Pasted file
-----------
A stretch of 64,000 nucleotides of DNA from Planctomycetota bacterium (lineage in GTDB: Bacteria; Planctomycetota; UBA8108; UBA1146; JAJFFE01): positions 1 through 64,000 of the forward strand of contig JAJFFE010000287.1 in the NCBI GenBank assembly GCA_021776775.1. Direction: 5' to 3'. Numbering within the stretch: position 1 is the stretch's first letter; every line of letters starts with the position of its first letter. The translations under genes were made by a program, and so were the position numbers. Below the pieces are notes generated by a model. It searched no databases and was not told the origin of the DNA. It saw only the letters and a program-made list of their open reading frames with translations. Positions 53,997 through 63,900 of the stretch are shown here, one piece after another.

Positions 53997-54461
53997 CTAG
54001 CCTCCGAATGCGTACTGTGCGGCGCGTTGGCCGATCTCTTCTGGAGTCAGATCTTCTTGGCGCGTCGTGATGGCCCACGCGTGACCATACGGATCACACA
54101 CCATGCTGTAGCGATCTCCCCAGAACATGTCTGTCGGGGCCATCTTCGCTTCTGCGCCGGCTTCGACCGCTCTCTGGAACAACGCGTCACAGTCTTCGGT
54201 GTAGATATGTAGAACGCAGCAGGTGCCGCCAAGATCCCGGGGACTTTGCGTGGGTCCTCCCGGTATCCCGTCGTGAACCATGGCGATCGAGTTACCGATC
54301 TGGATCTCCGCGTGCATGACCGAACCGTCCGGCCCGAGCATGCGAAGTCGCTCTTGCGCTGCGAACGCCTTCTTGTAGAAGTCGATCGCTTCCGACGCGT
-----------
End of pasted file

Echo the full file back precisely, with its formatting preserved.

A stretch of 64,000 nucleotides of DNA from Planctomycetota bacterium (lineage in GTDB: Bacteria; Planctomycetota; UBA8108; UBA1146; JAJFFE01): positions 1 through 64,000 of the forward strand of contig JAJFFE010000287.1 in the NCBI GenBank assembly GCA_021776775.1. Direction: 5' to 3'. Numbering within the stretch: position 1 is the stretch's first letter; every line of letters starts with the position of its first letter. The translations under genes were made by a program, and so were the position numbers. Below the pieces are notes generated by a model. It searched no databases and was not told the origin of the DNA. It saw only the letters and a program-made list of their open reading frames with translations. Positions 53,997 through 63,900 of the stretch are shown here, one piece after another.

Positions 53997-54461
53997 CTAG
54001 CCTCCGAATGCGTACTGTGCGGCGCGTTGGCCGATCTCTTCTGGAGTCAGATCTTCTTGGCGCGTCGTGATGGCCCACGCGTGACCATACGGATCACACA
54101 CCATGCTGTAGCGATCTCCCCAGAACATGTCTGTCGGGGCCATCTTCGCTTCTGCGCCGGCTTCGACCGCTCTCTGGAACAACGCGTCACAGTCTTCGGT
54201 GTAGATATGTAGAACGCAGCAGGTGCCGCCAAGATCCCGGGGACTTTGCGTGGGTCCTCCCGGTATCCCGTCGTGAACCATGGCGATCGAGTTACCGATC
54301 TGGATCTCCGCGTGCATGACCGAACCGTCCGGCCCGAGCATGCGAAGTCGCTCTTGCGCTGCGAACGCCTTCTTGTAGAAGTCGATCGCTTCCGACGCGT